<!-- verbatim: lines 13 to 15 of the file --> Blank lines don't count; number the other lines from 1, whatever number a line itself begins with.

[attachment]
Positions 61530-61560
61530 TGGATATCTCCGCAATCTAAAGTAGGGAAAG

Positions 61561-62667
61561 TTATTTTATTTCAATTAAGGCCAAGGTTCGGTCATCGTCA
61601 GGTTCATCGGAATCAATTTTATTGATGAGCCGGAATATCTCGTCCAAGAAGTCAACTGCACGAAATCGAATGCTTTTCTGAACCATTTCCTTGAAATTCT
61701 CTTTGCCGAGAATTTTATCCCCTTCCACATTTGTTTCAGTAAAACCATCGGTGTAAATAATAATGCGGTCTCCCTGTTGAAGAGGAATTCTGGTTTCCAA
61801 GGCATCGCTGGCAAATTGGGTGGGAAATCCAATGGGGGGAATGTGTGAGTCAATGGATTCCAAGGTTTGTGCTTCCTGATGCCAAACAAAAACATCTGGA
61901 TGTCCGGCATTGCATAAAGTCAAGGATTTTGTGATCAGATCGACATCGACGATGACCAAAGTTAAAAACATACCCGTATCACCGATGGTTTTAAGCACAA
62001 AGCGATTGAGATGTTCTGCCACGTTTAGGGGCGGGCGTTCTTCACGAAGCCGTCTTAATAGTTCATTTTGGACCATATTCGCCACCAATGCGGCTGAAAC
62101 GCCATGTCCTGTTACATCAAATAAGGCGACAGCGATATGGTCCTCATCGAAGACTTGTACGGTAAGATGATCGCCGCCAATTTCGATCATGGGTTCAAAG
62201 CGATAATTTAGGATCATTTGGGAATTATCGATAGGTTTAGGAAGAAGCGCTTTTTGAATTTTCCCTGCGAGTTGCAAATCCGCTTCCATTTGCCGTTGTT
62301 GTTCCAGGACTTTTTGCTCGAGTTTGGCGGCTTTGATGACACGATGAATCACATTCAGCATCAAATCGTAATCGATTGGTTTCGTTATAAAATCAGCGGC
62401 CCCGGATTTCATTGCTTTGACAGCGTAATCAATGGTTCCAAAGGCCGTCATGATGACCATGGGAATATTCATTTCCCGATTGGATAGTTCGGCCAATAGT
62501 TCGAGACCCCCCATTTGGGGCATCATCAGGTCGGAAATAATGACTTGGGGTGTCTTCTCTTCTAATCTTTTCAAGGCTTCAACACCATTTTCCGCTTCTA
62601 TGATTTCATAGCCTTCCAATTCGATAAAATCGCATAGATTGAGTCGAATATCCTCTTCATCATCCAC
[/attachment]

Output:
62401 CCCGGATTTCATTGCTTTGACAGCGTAATCAATGGTTCCAAAGGCCGTCATGATGACCATGGGAATATTCATTTCCCGATTGGATAGTTCGGCCAATAGT
62501 TCGAGACCCCCCATTTGGGGCATCATCAGGTCGGAAATAATGACTTGGGGTGTCTTCTCTTCTAATCTTTTCAAGGCTTCAACACCATTTTCCGCTTCTA
62601 TGATTTCATAGCCTTCCAATTCGATAAAATCGCATAGATTGAGTCGAATATCCTCTTCATCATCCAC